Nucleocytoplasmic protein shuttling: the direct route in synapse-to-nucleus signaling

Bryen A. Jordan, Michael R. Kreutz

Research output: Contribution to journalReview articlepeer-review

72 Scopus citations

Abstract

In neurons multiple signaling pathways converge in the nucleus to regulate the expression of genes associated with long-term structural changes of synapto-dendritic input. Of pivotal importance for this type of transcriptional regulation is synapse-to-nucleus communication. Several studies suggest that the nuclear transport of proteins from synapses is involved in this signaling process, including evidence that synapses contain proteins with nuclear localization sequences and components of the nuclear import machinery. Here, we review the evidence for synapse-to-nucleus signaling by means of retrograde transport of proteins from distal processes. We discuss the mechanisms involved in their translocation and their role in the control of nuclear gene expression. Finally, we summarize the current thinking regarding the functional implications of nuclear signaling and address open questions in this evolving area of neuroscience.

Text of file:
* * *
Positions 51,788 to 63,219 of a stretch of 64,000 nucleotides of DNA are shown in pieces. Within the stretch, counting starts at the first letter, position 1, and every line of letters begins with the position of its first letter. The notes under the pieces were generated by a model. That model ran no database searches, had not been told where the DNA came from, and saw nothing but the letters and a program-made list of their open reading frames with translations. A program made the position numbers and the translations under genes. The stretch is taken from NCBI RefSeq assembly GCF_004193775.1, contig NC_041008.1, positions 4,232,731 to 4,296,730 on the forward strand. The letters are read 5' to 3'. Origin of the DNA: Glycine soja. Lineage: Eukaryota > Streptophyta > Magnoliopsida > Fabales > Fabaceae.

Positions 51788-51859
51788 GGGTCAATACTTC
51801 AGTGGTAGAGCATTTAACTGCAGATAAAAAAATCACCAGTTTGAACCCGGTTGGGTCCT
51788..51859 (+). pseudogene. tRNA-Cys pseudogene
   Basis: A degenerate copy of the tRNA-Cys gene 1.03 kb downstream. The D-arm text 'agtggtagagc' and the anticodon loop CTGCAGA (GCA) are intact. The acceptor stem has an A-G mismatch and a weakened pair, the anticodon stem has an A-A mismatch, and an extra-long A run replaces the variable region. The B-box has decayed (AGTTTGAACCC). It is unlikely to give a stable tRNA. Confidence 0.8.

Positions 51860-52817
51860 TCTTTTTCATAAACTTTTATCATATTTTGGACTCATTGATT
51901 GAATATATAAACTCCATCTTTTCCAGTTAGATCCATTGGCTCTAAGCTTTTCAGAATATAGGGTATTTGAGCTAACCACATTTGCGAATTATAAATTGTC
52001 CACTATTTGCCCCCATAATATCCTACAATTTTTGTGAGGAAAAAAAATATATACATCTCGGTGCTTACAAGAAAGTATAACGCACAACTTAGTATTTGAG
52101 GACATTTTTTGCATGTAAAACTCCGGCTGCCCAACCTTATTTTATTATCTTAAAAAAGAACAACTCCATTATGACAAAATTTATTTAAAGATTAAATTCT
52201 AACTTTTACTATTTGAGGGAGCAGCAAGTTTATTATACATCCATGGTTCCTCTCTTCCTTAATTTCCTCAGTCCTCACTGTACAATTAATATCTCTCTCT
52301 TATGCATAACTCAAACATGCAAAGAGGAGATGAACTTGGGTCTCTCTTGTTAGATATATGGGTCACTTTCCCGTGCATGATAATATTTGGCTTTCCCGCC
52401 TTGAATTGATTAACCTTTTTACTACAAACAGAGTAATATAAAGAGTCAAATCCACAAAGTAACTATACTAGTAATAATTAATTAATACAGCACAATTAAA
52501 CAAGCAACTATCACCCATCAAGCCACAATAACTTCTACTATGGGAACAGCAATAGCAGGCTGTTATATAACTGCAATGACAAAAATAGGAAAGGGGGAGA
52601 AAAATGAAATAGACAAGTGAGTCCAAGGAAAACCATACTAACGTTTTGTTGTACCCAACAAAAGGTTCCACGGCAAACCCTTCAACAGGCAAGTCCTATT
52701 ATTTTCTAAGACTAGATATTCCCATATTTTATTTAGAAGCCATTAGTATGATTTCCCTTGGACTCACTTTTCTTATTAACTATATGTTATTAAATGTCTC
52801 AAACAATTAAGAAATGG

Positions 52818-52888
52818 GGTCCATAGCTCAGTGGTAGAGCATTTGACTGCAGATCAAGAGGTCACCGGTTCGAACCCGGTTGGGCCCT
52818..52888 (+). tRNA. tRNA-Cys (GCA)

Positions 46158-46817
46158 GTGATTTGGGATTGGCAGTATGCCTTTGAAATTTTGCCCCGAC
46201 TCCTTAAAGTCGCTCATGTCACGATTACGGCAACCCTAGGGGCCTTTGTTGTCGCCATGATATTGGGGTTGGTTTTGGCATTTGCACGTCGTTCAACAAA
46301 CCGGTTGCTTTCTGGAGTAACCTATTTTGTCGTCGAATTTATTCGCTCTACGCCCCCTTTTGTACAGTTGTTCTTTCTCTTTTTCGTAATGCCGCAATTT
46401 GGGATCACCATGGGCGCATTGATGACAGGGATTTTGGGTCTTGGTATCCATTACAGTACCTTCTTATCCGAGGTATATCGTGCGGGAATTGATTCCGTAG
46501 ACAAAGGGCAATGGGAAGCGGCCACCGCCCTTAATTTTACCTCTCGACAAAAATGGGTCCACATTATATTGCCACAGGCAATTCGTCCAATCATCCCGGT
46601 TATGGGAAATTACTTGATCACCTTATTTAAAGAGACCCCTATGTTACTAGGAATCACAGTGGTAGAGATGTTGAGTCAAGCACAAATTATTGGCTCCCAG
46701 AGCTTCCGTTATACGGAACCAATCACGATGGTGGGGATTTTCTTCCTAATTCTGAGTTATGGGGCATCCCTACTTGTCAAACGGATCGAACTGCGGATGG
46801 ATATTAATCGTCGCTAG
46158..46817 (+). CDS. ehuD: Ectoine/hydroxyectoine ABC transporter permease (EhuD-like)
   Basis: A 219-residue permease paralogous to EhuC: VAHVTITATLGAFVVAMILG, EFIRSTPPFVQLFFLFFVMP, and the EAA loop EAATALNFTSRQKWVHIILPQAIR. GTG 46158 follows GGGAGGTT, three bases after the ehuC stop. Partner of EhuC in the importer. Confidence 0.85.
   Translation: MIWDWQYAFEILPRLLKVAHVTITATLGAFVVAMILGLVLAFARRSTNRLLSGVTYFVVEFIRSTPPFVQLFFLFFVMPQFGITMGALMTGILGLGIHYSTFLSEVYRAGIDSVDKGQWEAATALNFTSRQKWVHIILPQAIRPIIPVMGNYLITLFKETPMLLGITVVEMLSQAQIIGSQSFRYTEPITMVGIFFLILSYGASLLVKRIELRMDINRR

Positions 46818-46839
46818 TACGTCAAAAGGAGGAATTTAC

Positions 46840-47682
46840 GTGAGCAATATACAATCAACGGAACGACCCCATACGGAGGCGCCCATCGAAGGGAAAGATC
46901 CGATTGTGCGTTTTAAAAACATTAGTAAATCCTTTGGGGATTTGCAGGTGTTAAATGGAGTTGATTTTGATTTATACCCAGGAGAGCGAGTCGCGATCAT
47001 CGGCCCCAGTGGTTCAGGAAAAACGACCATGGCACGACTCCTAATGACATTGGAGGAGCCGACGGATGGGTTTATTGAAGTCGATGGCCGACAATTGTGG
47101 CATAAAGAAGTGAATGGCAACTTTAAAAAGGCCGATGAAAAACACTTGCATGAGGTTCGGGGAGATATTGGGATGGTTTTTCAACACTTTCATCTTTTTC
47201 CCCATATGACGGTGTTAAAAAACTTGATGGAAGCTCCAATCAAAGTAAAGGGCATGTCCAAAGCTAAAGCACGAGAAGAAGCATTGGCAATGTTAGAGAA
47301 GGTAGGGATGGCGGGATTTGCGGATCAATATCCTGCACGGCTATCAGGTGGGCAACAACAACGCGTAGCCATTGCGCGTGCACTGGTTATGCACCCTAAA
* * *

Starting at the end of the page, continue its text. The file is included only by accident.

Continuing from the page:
Original languageEnglish (US)
Pages (from-to)392-401
Number of pages10
JournalTrends in Neurosciences
Volume32
Issue number7
DOIs
StatePublished - Jul 2009

ASJC Scopus subject areas

  • Neuroscience(all)

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